Chris Hemsworth Finds a Rich Groove in ‘Spiderhead’

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NEW YORK – Joseph Kosinski, director of “Top Gun: Maverick” had a plane in the air again, but this time Chris Hemsworth was behind the wheel.

They were shooting “Spider Head”, a sci-fi prison thriller based on a story by George Saunders, set along the Australian coast. The film takes place almost entirely in a secluded concrete fortress overlooking the sea, but it opens with the arrival of a seaplane piloted by Hemsworth with Kosinski lying in the back. The slow propeller engine plan was a far cry from the F-18 jets of Kosinski’s box office success.

“Originally, this was supposed to be the plane that Tom Cruise was working in,” jokes Hemsworth.

“Spiderhead,” which debuts Friday on Netflix, is in many ways the opposite of “Top Gun: Maverick.” It’s a talkative indoor film made during the pandemic that will be shown in homes, not filling IMAX screens. But chief among his quirky pleasures is Hemsworth’s leading performance as a researcher who presides as a benevolent, 80s yacht-rock-dancing tyrant on the Spiderhead Penitentiary and Research Center, gleefully conducting experiments in which he drugs prisoners to chemically increase or decrease their moods, appetites and verbal acuity.

For a performer who has only occasionally shown his comedic ability (hosting “Saturday Night Live”, as a secretary in “Ghostbusters”), Hemsworth’s deft balancing act in “Spiderhead” presents a range well beyond the MCU. Hemsworth, who recently started filming George Miller’s ‘Furiosa’, returns as Thor next month “Thor: Love and Thunder”, a franchise that gradually slackened to accommodate its star’s comedic agility. And there are more action movies (“Extraction 2”) on the way.

But without a fight scene or special effects, “Spiderhead” can convey Hemsworth’s powers better than anything that’s come before it.

“It was one of the most enjoyable experiences I’ve had,” Hemsworth said in a recent video conference interview from Australia. “Normally, these films, you chain them over three or four months. In this case, due to my schedule, due to COVID restrictions, etc., it was compressed into a four week period. At first, we didn’t think it was possible.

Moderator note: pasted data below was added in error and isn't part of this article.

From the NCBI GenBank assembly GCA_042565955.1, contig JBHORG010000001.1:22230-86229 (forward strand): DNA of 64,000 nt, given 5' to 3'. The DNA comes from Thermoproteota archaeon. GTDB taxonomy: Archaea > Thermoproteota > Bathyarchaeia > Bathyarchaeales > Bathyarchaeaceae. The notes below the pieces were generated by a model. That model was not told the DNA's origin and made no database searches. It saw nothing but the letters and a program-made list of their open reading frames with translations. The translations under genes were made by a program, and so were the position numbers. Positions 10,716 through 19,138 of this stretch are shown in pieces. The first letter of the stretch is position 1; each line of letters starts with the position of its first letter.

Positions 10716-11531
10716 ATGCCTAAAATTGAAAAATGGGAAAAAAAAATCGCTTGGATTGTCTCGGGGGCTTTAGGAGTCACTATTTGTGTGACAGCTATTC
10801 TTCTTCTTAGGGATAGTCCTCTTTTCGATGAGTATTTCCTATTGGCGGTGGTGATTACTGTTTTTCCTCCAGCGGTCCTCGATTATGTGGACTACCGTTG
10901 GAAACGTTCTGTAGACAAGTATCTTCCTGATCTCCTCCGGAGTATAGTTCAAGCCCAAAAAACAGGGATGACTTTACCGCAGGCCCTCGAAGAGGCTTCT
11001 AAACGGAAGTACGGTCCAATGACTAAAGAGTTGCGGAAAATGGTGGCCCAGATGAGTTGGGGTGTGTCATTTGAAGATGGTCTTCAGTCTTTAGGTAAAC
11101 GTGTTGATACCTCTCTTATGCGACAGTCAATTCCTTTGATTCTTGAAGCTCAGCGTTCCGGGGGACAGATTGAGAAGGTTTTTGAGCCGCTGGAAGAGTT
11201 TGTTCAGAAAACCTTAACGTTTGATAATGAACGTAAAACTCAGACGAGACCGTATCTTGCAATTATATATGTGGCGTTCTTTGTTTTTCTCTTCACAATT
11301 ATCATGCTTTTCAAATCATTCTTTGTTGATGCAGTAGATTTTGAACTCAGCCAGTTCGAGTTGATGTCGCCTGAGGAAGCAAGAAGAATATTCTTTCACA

Pandemic factors aside, “Spiderhead” is especially unlikely given its source material. Few have ever read a Saunders story and thought it would flow seamlessly into a movie. But screenwriters Rhett Reese and Paul Wernick expanded on the author’s story in 2010. “Escape from Spiderhead”, a wacky but moving first-person account of a prisoner (played by Miles Teller in the film) undergoing lab tests. They greatly expanded the role played by Hemsworth, Dr. Steve Abnesti, who runs the establishment enthusiastically with few rules and mysterious intentions. He’s kind of like the nicest Bond villain you’ve ever met.

Kosinski sent the script to Hemsworth hoping he would respond to the role.

“In his performances, I’ve always seen glimpses of a wide range of availability that is perhaps sometimes masked by the action movies and his leading looks,” Kosinski explains.

“There’s a precision to his physique that really lends itself to this role,” adds the director. “He’s got that ability that I’ve seen in Tom (Cruise), too, to really understand the setting and the purpose and where to be in it. It’s something not everyone has. He’s just very aware of the medium and how to use it effectively.